The statistics make for grim reading. The number of UK companies collapsing into insolvency jumped almost 60 per cent during the first quarter compared with the same period a year ago, with few signs of the rise in corporate failures abating.
Government action is expected following the consultation on potential insolvency laws which closes at the beginning of September. The proposals, which aim to give absolute priority to new money lent to companies in difficulty and to give large and medium sized companies a breathing space while they seek agreement with creditors, have already sparked furious debate among insolvency specialists about whether they go too far or not far enough.
Yet crossing over the insolvency line is by no means the only remedy for most companies. Balance sheets can be re-geared; debt restructured and even converted to equity; and special instruments created as incentives to lenders. Continuing to trade can often be achieved via expert management of the cash flow. For those who wish to invest in the debt of troubled companies, there are opportunities to acquire debt portfolios and companies themselves may, under certain circumstances, buy back their own debt at discounted rates.
If the decision to cease trading must be made, then it must be done coolly and professionally and not in an atmosphere of panic.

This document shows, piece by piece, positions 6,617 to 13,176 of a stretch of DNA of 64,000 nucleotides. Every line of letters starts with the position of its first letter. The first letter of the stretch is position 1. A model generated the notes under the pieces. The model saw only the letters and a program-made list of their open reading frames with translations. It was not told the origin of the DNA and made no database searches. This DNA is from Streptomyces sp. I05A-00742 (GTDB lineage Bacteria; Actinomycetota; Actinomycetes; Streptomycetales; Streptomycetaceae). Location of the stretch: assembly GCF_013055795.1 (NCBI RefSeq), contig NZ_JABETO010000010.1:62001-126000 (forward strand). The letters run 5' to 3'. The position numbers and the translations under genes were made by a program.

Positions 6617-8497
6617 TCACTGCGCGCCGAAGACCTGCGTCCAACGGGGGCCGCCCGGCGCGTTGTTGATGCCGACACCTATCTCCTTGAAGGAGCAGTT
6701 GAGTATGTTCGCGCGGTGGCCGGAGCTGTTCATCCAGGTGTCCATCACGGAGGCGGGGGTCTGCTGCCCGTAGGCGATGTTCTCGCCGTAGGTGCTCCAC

Understanding the various levels of creditor and what arrangements are to be made needs to be carefully handled. Where both senior and junior creditors have to absorb big losses, infighting may intensify and there is often a variation in mindset even between creditors of the same class. Merger or acquisition may still be a solution at this stage but the legal issues are complex. This is particularly so in regard to pre-packs, the process whereby a buyer is lined up for a struggling business before it actually goes into administration. Creditors may lose out if administrators do not 'test the market' for a buyer thoroughly enough.
Finally, the operation of insolvency itself presents major challenges. As well as clarity over the UK rules on administration, a company with overseas subsidiaries will have issues to be decided under the Chapter 11 process in the US and under what is now referred to as 'COMI' (the Centre of Main Interest) within the EU.
From the initial restructuring to final insolvency, this conference will give delegates along the path of understanding with a panel of experts examining in detail all the stages outlined above. The audience will hear presentations on the following topics:
Avoiding insolvency: the options
Trading debt positions
The decision to cease trading
Arrangements with creditors
M&A as a solution
Case study - Nortel
The insolvency process
Case study – Sanitec
Attendance at this conference will be invaluable for all those involved in restructurings including financial institutions, lawyers, accountants and turnaround specialists.
Gareth Roberts Partner, Herbert Smith LLP
Stephen Aulsebrook Chief Executive, Close Brothers
Alan Bloom Head of Restructuring, Ernst & Young
Glen Cronin Director, Rothschild
Simon Davies Managing Director, Corporate Advisory Group, The Blackstone Group
Steve Gale Partner, Herbert Smith LLP
David Hewish Director, AlixPartners
Andrew Hosking Partner, Recovery and Re-Organisation, Grant Thornton
Martin Saywell Partner, Latham & Watkins LLP
Peter Stevens Managing Director, Credit Suisse First Boston
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